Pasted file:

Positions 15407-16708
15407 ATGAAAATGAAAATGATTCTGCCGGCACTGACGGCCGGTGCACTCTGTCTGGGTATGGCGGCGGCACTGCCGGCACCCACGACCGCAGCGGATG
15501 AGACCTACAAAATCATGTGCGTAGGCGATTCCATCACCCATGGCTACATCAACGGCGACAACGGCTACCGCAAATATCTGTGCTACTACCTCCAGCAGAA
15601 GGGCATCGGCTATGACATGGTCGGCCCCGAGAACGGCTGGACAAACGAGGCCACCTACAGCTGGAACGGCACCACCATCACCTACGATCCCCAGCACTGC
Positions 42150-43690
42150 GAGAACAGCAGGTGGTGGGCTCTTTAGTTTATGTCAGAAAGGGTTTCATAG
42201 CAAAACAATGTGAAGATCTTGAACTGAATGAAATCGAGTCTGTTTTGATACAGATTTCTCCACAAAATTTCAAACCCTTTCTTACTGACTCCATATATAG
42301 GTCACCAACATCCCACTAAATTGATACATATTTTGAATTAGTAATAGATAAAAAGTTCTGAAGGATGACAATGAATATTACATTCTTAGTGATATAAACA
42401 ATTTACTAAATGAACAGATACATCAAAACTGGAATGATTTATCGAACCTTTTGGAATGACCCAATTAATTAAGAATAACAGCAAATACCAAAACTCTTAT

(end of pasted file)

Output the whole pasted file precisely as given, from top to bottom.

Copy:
Positions 15407-16708
15407 ATGAAAATGAAAATGATTCTGCCGGCACTGACGGCCGGTGCACTCTGTCTGGGTATGGCGGCGGCACTGCCGGCACCCACGACCGCAGCGGATG
15501 AGACCTACAAAATCATGTGCGTAGGCGATTCCATCACCCATGGCTACATCAACGGCGACAACGGCTACCGCAAATATCTGTGCTACTACCTCCAGCAGAA
15601 GGGCATCGGCTATGACATGGTCGGCCCCGAGAACGGCTGGACAAACGAGGCCACCTACAGCTGGAACGGCACCACCATCACCTACGATCCCCAGCACTGC
Positions 42150-43690
42150 GAGAACAGCAGGTGGTGGGCTCTTTAGTTTATGTCAGAAAGGGTTTCATAG
42201 CAAAACAATGTGAAGATCTTGAACTGAATGAAATCGAGTCTGTTTTGATACAGATTTCTCCACAAAATTTCAAACCCTTTCTTACTGACTCCATATATAG
42301 GTCACCAACATCCCACTAAATTGATACATATTTTGAATTAGTAATAGATAAAAAGTTCTGAAGGATGACAATGAATATTACATTCTTAGTGATATAAACA
42401 ATTTACTAAATGAACAGATACATCAAAACTGGAATGATTTATCGAACCTTTTGGAATGACCCAATTAATTAAGAATAACAGCAAATACCAAAACTCTTAT